Judge pauses rule requiring employers to give abortion-seekers time off

A rule by the Equal Employment Opportunity Commission, requiring employers to give workers seeking elective abortions time off to obtain and recover from the procedure, has been paused in two Southern states, after a judge argued the EEOC has exceeded the authority given to it by Congress. This new ruling prevents the agency from enforcing it in Louisiana and Mississippi. The EEOC set forth the regulation under the Pregnant Workers Fairness Act, which Congress passed as part of a broader spending package in 2022. It requires that workplaces make certain accommodations for pregnant employees “related to the pregnancy, childbirth, or related medical conditions.” But Judge David C. Joseph said: “If Congress had intended to mandate that employers accommodate elective abortions under the PWFA, it would have spoken clearly when enacting the statute, particularly given the enormous social, religious, and political importance of the abortion issue in our nation at this time.”

Employers could have to pay $1,000s more in visa costs…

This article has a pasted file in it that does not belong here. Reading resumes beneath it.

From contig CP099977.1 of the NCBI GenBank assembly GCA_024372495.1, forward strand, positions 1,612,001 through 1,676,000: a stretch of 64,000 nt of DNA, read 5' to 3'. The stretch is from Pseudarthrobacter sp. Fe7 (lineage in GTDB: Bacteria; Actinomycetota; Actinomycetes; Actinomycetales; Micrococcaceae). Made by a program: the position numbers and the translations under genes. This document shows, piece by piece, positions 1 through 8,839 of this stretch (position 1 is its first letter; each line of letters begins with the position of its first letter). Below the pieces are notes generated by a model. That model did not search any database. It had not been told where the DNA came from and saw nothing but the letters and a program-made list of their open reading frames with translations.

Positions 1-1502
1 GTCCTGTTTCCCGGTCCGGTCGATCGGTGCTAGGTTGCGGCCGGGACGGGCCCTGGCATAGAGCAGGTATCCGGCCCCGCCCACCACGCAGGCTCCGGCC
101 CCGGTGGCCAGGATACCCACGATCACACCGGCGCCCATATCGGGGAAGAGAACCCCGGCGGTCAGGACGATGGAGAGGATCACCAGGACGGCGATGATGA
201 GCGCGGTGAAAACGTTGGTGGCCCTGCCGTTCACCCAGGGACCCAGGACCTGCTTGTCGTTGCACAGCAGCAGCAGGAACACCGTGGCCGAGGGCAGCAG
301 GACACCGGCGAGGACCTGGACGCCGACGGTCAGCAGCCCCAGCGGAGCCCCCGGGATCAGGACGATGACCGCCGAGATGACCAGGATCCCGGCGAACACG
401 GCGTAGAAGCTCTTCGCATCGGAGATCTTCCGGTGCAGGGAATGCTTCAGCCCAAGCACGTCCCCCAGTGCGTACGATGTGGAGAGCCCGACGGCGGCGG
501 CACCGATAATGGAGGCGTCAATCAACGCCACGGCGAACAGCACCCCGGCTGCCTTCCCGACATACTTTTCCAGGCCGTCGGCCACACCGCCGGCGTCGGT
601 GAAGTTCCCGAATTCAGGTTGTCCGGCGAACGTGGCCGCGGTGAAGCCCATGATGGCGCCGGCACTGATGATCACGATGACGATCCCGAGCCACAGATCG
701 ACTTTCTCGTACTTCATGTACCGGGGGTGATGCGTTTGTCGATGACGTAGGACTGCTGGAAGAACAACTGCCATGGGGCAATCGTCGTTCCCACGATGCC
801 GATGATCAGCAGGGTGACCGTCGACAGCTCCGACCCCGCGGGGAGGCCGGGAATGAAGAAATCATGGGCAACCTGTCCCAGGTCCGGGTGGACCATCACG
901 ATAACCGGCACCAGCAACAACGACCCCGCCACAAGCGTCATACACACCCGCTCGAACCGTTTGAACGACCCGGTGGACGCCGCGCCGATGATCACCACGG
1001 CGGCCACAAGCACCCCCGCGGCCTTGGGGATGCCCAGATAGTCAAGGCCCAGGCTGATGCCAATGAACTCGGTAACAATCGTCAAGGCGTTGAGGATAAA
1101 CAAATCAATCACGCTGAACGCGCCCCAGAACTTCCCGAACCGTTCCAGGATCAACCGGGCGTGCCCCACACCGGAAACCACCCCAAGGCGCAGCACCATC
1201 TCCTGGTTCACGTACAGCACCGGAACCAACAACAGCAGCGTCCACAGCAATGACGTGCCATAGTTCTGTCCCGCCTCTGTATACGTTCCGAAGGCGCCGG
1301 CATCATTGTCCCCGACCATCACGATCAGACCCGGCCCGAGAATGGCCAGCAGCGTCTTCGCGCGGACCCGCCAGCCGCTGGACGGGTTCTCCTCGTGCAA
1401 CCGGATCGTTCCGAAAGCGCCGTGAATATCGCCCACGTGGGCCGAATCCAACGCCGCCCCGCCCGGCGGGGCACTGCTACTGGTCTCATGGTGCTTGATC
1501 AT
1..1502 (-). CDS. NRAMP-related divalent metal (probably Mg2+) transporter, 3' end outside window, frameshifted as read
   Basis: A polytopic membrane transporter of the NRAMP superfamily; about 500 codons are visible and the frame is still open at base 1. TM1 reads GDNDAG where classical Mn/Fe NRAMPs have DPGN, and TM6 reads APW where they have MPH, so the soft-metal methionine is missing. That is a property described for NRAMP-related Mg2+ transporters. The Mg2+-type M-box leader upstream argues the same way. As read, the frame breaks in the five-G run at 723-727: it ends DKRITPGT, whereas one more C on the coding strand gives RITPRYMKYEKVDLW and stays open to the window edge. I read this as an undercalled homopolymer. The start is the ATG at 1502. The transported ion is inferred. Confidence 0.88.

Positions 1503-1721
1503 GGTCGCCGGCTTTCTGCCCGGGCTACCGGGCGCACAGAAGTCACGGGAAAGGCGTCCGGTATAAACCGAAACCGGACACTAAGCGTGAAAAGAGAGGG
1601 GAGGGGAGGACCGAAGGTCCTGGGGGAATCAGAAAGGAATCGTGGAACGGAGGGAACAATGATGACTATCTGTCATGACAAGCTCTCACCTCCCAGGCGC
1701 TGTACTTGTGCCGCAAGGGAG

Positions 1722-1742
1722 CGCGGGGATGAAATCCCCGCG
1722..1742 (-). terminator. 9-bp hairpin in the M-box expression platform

New proposals announced by the Department of Homeland Security could push $1,000s in extra costs to employers. It is arguing for a $4,000 fee to extend an H-1B visa and a $4,500 fee to extend an L-1 visa to pay for the 9/11 Response and Biometric Entry-Exit Fee, which currently applies only to initial visa petitions and changes of employers. Currently, employers with 50 or more employees in the United States, where over 50% of these employees are on H-1B or L-1 visas, must pay this fee for initial petitions or when there is a change of employer. The fees are $4,000 for H-1B petitions and $4,500 for L-1 petitions. The new rule proposes extending these fees to cover visa extension petitions as well. This means employers would need to pay the $4,000 or $4,500 fee not only for initial petitions or changes of employer, but also for extending the employment period of existing H-1B or L-1 visa holders. If implemented, the rule will significantly increase costs for employers who rely heavily on H-1B and L-1 visas. Companies with a large number of visa extensions may face substantial financial burdens, potentially leading them to reassess their hiring strategies and approach to extending employment for foreign workers. The DHS is currently seeking public comments on the proposed rule. Stakeholders and the general public have until July 8, 2024 to give their feedback.